Antonis Mavropoulos, president of the Vienna-based International Solid Waste Association (ISWA), had been ticketed for Ethiopian Airlines Flight ET302 to Nairobi, Kenya, on Sunday, March 10, but was minutes late and kept from boarding the flight that would crash several minutes after take-off. There were no survivors.
Mavropoulous was bound for Nairobi to deliver remarks at the United Nations Environment Assembly 4 (UNEA 4) meeting, scheduled for March 11-15.
The ISWA president created a Facebook post showing his unused ticket for the flight, commenting in part about “the invisible [small details] of fortune, the out-of-plan circumstances [that] knit the web in which our life is taken.”
Mavropoulous writes that he was close enough to boarding to see the final passengers walking up the jetway, and acknowledges that he “screamed [at the gate agents] to put me in, but they didn’t allow it.” The airline had been unaware that Mavropoulos had arrived on a connecting flight, and also had no record of any checked luggage because he was traveling only with a carry-on bag.
He says the airline rebooked him on a flight later that morning and provided him with lounge access. While in the lounge, he was approached by two security officers who escorted him to an airport security office where he was informed of the fate of Flight ET302.
Writes Mavropoulos of that conversation, “He told me gently not to protest and say thank you to God, because I am the only passenger who did not enter Flight ET302, which is missing, and this was why they can’t let me go—until [they] determine who I am—because I didn’t get on the flight and everything.”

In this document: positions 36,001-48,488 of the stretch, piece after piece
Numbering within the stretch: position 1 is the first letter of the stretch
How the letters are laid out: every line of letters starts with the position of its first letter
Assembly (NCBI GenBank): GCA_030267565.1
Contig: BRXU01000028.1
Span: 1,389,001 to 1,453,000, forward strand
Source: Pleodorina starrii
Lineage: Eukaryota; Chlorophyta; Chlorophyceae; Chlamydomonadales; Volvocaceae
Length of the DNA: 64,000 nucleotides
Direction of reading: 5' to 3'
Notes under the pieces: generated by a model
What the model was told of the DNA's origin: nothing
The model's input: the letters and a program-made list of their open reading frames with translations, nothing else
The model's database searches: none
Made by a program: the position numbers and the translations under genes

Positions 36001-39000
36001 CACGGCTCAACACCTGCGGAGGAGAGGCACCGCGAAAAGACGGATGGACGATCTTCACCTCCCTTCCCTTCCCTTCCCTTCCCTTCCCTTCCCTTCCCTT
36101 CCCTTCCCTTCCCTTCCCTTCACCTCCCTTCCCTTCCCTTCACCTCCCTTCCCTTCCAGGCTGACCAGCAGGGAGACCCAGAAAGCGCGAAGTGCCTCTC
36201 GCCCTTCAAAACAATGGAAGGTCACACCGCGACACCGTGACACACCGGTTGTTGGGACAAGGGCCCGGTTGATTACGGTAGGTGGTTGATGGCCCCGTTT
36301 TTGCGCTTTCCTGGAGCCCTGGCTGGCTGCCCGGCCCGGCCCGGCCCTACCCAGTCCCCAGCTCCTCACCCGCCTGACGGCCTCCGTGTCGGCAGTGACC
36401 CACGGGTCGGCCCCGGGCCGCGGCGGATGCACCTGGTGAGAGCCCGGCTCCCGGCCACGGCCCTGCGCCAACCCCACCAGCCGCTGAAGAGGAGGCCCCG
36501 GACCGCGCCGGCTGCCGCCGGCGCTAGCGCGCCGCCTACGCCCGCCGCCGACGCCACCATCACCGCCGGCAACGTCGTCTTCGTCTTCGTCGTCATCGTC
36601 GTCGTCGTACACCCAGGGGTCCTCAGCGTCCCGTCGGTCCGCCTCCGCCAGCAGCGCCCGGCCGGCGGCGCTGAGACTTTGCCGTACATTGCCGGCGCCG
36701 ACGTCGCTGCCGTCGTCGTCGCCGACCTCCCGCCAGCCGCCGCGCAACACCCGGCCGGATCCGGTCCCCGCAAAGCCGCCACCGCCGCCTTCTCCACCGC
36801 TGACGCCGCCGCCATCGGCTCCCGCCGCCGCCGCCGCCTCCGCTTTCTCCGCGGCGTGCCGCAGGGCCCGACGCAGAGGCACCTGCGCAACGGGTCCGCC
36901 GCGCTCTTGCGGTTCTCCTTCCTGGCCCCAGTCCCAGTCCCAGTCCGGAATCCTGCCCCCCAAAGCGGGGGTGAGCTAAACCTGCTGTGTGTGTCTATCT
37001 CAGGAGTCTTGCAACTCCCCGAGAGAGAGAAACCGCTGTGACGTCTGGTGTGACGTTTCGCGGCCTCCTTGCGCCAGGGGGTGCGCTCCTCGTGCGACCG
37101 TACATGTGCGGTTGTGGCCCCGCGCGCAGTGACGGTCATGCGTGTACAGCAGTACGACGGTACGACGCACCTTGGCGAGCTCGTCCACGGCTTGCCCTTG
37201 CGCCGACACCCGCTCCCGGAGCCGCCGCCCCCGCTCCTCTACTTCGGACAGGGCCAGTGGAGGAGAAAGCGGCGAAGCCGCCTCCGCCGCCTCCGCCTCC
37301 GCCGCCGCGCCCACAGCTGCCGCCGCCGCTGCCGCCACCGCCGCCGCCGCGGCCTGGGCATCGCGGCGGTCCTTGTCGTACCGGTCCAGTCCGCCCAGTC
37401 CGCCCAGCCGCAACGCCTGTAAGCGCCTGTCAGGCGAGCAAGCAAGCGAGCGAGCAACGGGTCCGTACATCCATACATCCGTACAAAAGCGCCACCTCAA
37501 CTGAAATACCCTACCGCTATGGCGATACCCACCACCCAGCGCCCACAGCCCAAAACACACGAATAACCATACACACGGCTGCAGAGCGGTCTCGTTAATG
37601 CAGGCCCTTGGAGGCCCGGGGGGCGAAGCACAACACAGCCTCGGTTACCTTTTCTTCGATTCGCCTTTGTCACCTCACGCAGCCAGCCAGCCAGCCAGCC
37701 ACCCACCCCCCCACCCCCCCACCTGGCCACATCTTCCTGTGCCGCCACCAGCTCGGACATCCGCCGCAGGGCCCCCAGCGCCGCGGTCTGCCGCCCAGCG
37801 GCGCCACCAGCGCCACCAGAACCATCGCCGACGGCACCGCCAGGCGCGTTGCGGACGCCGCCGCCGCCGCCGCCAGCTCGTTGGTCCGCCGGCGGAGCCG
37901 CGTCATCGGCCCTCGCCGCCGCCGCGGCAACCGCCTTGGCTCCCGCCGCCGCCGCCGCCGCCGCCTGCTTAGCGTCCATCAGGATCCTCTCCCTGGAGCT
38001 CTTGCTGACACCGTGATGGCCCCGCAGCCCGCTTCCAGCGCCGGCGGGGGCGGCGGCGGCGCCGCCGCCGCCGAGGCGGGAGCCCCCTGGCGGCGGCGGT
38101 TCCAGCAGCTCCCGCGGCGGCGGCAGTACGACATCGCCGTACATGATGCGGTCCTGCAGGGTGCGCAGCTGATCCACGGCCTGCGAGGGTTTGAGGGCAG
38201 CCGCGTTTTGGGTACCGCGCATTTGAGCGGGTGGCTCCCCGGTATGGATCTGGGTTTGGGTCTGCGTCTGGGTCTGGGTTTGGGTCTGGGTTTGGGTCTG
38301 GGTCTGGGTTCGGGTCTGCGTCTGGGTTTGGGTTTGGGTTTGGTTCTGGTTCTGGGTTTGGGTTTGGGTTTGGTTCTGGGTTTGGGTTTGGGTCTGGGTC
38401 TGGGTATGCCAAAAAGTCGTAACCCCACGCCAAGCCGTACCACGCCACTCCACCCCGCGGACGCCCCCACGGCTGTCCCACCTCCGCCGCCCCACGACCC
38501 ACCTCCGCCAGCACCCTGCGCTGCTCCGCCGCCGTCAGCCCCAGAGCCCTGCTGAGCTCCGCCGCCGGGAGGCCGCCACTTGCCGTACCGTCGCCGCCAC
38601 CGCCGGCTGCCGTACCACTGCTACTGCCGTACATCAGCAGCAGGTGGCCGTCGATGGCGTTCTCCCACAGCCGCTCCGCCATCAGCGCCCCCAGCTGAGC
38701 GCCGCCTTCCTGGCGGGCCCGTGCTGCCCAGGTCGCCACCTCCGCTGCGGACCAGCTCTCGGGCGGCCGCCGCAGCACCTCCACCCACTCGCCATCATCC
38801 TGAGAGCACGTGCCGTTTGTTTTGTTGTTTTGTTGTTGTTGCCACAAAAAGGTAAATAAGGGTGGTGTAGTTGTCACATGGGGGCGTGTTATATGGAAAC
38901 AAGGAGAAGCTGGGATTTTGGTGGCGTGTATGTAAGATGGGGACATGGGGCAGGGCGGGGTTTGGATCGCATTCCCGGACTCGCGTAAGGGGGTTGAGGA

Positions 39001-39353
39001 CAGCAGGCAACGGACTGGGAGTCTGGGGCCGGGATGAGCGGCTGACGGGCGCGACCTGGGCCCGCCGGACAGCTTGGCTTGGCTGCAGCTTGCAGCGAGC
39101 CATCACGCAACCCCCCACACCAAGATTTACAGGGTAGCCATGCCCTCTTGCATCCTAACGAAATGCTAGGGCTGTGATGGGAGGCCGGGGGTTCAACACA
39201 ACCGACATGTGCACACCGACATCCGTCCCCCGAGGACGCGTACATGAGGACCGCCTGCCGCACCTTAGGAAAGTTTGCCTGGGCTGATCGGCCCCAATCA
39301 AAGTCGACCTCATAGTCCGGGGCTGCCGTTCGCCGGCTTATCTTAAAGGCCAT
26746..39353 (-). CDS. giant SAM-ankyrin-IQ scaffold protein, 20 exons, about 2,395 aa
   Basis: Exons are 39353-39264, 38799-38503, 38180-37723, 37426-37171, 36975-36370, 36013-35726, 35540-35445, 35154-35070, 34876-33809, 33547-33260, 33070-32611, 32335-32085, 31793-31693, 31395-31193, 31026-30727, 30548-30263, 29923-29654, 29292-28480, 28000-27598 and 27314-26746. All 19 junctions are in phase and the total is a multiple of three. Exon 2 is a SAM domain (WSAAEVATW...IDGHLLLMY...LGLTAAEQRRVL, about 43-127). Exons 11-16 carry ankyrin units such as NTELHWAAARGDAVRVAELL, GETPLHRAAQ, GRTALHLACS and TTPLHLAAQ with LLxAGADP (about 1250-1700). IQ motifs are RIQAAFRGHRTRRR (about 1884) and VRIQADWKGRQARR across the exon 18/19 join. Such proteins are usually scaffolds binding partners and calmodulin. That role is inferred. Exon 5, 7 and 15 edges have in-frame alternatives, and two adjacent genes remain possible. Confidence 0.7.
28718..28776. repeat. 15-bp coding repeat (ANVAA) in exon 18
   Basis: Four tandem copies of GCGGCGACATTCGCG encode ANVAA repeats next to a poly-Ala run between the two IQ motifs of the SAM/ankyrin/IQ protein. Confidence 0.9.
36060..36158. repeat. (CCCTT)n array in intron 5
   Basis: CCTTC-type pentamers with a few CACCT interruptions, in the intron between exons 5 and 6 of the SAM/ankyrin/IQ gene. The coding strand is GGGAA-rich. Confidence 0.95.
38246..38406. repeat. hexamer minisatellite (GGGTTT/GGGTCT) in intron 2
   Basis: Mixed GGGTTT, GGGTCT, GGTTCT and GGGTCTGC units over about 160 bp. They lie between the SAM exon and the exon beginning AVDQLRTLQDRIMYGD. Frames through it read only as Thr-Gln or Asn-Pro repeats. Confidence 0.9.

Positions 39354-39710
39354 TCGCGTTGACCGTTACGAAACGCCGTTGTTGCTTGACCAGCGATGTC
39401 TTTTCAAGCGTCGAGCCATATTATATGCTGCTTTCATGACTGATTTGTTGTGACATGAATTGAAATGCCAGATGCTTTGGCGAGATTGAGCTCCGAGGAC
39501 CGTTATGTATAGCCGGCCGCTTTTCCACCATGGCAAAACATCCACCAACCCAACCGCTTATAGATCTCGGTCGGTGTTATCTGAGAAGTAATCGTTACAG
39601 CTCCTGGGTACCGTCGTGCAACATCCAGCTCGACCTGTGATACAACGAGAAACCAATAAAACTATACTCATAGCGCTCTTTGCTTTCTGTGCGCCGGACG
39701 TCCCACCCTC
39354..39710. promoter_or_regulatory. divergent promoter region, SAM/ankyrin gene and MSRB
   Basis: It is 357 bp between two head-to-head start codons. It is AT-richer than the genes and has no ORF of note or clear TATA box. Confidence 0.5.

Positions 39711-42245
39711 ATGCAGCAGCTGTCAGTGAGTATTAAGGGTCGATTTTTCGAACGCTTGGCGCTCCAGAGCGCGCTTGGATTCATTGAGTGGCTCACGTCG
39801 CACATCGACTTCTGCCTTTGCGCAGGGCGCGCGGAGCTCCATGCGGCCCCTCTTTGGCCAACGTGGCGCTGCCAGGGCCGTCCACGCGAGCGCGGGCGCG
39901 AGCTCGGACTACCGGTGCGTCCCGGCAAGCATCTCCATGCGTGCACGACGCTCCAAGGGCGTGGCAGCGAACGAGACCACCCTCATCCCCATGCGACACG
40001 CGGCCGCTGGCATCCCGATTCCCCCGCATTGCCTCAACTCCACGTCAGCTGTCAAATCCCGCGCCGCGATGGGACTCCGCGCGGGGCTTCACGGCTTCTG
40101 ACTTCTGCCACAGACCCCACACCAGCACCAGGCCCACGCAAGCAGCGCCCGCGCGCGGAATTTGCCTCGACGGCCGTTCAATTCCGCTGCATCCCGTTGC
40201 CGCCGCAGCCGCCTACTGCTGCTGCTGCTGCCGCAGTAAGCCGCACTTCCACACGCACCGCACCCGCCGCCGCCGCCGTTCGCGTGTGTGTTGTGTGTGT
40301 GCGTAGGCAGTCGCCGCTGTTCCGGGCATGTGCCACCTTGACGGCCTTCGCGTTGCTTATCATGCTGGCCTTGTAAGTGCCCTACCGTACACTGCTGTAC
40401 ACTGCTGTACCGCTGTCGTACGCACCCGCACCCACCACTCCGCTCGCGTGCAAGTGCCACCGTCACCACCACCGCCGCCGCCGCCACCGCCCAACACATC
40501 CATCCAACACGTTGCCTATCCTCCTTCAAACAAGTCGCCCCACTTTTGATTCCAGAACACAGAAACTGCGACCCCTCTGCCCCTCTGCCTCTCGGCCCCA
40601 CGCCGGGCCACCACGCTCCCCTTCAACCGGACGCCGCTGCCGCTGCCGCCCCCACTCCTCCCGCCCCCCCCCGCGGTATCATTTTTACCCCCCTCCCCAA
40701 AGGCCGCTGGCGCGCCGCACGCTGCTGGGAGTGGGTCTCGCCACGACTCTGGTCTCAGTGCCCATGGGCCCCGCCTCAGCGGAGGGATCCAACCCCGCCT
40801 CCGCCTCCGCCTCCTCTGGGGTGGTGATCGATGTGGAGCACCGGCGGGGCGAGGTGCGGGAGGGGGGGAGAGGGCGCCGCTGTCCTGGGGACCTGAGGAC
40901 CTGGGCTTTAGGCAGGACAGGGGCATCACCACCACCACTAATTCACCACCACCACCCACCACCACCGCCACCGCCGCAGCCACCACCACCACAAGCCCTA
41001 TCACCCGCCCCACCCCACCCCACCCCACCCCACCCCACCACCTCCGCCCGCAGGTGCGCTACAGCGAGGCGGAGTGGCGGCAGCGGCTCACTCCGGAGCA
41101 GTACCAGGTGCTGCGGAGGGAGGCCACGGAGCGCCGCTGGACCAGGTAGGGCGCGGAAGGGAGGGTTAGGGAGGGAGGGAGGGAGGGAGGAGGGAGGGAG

He continues, “I felt the ground lost under my feet, but I came back in one or two seconds, because I thought something else would happen, some communication problem maybe. People were kind, they asked what they had to ask [and] let me wait.”
Mavropoulos said he then sent text messages to family, friends and colleagues to notify them and reassure them that he had not, in fact, been on the ill-fated flight.
“Then I realized that I must immediately contact my own people and tell them that I was not [on that flight], and that for two small, random circumstances I [missed] the flight,” he writes. “The moment I made that thought, I collapsed, because then exactly I realized how lucky I stood.”
Mavropoulos concludes his post by writing, “I’m so glad I wrote a post and I’m grateful to live and that I have so many friends that made me feel their love—kisses to all and a warm ‘thank you’ for your touching support.” He adds, “A big sorry to my family for the shock” caused by the situation. “Maybe not too old to rock ‘n roll—but certainly too young to die . . .”